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The Antioch Company

 


Address:
888 Dayton Street, P.O. Box 28
Yellow Springs, Ohio 45387
U.S.A.
Toll Free: 800-543-2397
Fax: (800) 542-7749
http:/www.antioch.com

Statistics:
Private Company
Incorporated: 1946 as Antioch Bookplate Company
Employees: 750
Sales: $200 million (2000 est.)
NAIC: 511191 Greeting Card Publishers; 511199 All Other Publishing


Company Perspectives:


From a two-person operation utilizing a borrowed press, The Antioch Company has grown into a substantial business with 450 employee-owners and multiple units in the U.S., Canada, the U.K., and Mexico. Through seven decades of growth the company has kept alive the community-oriented spirit and human-centered values of its founder through recycling programs, a charitable foundation, and employee profit-sharing plans.


Key Dates:


1926: Ernest Morgan and Walter Kahoe found The Antioch Bookplate Company (ABC) while students at Antioch College.
1927: Operations move off campus to the neighboring Antioch Press; Jesse Shelton joins the partnership.
1930: Antioch Bookplate Company introduces prepackaged bookplates.
1931: Company moves operations to 220 Xenia Ave.
1934: ABC supplies stores in all 48 continental states.
1936: ABC buys bookmark line of rival Louis J. Silver; acquires competitor Alfred Stenzel; sales increase by 75 percent.
1939: The company publishes its first children's co-op book.
1940: ABC hires its first full-time salesperson and sales soon double in volume.
1941: ABC introduces the first line of colored bookplates.
1943: Paper storeroom fire occurs at the press.
1945: Company purchases bookplate designs from notable artist Rockwell Kent; ABC invests in die press for engraving.
1946: Antioch Bookplate Company officially incorporates; ABC obtains exclusive bookmark license from Walt Disney Company.
1970: Ernest Morgan retires; Lee Morgan becomes executive vice-president, then president a year later.
1975: Sales exceed $1 million.
1977: Company starts its own community foundation, The Antioch Bookplate Foundation.
1981: Company changes its name to Antioch Publishing Company; sales surpass $5 million.
1984: Antioch UK Ltd. is established; company acquires Holes-Webway Company of St. Cloud, Minnesota.
1986: Sales exceed $10 million.
1987: Company forms Creative Memories division.
1993: Company expands Webway facility; Ernest Morgan resigns as chairman.
1995: Antioch opens production and distribution facility in Sparks, Nevada, for Creative Memories.
1997: Creative Memories division expands into Australia and Taiwan.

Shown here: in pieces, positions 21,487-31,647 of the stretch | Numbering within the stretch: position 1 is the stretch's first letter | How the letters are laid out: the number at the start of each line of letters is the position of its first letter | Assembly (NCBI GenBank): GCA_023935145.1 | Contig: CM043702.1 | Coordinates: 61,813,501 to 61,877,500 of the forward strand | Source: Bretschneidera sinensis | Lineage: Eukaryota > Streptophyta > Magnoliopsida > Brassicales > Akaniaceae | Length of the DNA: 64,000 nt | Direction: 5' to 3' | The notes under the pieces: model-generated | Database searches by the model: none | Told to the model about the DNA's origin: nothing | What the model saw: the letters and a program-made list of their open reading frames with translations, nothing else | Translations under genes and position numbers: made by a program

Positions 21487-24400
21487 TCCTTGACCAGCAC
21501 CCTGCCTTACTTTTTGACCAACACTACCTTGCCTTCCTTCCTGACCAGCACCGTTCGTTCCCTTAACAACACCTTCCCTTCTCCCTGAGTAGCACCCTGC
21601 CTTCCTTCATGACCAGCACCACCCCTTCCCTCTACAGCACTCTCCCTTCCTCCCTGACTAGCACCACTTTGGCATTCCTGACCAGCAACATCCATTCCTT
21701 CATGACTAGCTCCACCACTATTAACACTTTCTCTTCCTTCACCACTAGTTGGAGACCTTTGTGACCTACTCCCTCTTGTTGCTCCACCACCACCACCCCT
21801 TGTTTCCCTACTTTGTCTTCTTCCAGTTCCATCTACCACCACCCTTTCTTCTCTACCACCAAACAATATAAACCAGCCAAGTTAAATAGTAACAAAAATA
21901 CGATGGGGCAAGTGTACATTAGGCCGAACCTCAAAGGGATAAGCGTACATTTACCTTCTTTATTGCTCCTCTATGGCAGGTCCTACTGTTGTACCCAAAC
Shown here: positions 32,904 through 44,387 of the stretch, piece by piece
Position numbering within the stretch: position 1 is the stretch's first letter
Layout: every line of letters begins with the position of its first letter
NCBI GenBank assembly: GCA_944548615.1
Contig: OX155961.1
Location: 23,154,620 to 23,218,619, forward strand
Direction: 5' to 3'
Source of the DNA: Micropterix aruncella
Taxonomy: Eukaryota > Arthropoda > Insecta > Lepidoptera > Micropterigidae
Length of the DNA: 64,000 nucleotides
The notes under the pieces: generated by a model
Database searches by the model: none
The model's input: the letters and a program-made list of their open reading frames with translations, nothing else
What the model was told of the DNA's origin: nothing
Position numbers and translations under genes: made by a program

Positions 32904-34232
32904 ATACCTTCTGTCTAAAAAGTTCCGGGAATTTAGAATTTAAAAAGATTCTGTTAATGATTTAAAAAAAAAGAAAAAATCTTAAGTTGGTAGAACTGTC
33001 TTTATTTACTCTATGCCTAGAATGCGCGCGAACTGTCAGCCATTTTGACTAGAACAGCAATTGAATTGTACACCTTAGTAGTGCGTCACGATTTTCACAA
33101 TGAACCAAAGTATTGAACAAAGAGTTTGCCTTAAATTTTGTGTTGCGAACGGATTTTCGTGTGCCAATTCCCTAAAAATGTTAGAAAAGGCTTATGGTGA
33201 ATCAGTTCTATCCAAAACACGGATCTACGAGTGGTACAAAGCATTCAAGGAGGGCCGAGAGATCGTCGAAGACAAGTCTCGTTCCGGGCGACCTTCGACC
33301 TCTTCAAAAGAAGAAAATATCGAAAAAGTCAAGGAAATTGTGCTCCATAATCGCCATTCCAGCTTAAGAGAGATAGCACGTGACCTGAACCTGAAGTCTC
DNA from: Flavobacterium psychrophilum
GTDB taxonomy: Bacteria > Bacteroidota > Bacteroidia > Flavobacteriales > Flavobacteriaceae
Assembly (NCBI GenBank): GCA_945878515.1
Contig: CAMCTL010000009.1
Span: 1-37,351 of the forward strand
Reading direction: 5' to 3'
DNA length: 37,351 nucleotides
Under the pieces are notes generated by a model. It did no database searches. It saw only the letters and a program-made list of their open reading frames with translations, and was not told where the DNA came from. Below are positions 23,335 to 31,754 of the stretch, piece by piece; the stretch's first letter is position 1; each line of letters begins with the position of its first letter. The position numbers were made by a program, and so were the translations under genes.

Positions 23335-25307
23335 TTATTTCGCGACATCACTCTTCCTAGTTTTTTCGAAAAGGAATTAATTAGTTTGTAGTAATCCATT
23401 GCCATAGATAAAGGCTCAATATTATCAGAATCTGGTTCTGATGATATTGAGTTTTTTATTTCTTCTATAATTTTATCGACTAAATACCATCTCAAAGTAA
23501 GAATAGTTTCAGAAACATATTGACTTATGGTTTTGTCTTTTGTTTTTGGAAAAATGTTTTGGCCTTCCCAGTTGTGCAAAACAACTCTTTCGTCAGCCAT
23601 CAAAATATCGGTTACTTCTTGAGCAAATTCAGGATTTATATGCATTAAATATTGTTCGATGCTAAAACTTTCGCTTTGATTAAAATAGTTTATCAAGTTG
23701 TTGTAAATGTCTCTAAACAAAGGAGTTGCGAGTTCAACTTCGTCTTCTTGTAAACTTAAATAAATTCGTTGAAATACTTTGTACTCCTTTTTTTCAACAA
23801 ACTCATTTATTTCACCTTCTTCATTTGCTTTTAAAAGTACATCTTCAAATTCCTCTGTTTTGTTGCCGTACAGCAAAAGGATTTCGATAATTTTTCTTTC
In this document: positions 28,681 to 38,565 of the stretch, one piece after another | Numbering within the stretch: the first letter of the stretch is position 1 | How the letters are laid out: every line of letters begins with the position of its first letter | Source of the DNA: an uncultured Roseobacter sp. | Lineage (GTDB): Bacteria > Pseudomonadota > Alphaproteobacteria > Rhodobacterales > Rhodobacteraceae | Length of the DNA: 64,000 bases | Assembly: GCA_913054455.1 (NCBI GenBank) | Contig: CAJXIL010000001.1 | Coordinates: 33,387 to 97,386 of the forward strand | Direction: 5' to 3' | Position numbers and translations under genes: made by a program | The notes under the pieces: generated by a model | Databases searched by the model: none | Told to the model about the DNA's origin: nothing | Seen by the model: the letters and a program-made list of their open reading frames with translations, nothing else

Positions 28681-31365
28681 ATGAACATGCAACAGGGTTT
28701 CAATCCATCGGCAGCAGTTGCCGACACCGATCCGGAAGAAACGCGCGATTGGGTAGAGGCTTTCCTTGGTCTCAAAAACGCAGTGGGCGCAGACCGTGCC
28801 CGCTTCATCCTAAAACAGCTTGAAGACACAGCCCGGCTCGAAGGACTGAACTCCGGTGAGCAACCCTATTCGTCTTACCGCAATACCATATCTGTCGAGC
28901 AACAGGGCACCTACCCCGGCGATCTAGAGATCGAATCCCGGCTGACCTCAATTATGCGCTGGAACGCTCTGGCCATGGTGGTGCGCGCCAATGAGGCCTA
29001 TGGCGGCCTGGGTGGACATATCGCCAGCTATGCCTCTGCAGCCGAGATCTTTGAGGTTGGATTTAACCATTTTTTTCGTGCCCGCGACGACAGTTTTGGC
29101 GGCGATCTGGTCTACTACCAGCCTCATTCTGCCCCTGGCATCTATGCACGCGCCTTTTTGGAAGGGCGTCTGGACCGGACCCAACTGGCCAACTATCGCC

1999: Sales reach $200 million.
2000: Creative Memories opens Richmond, Virginia production and distribution facility and launches operations in New Zealand, Japan, and Germany; founder Ernest Morgan dies.


Company History:

The Antioch Company is one of the largest manufacturers of book-related products, producing and distributing diaries, journals, bookmarks, bookplates, and address books. The company distributes gift and novelty items through bookstores in the United States, the United Kingdom, and Canada. Antioch Publishing holds licensing agreements with many prominent artists and cartoonists including Anne Geddes, and produces products with such notable cartoon names as Garfield, Peace Frogs, Looney Tunes, and Pokemon. Its wholly owned subsidiary Creative Memories is a direct sales scrapbook company which produces photo albums and related supplies. Creative Memories is the largest scrapbook company in the world and has expanded its operations to Australia, New Zealand, the United Kingdom, Taiwan, and Germany.

Enterprising Students: 1926

The earliest beginnings of The Antioch Company were forged in the halls of Antioch College of Yellow Springs, Ohio--a college well known for its free thinkers and liberal learning environment. Ernest Morgan and Walter Kahoe were students who worked part-time in the college print shop. Urged on by ingenuity, an aversion to waste, and a propensity for hard work, the two created bookplates from recycled scrap material and launched what was to come to be known as The Antioch Bookplate Company (ABC) in 1926.

Bookplates had their origin in the 15th century, and served the purpose of identifying ownership of a book. Many bookplates went beyond the basic function of reminding the borrower to whom the book belonged and served as a decorative label with the identifying crest or armorial devices of its owner. Often bookplates were embellished with artistry or clever poetry designed to warn the borrower to treat the book with care and return it to its rightful owner.

Ernest Morgan and Walter Kahoe had become interested in fine printing while interning with the famous printing house of W.E. Rudge in New York, and found bookplates to be an alternative way to start out in the printing business. Beginning with artwork done by students at the college and scrap material, it seemed to be an enterprising way to make a living.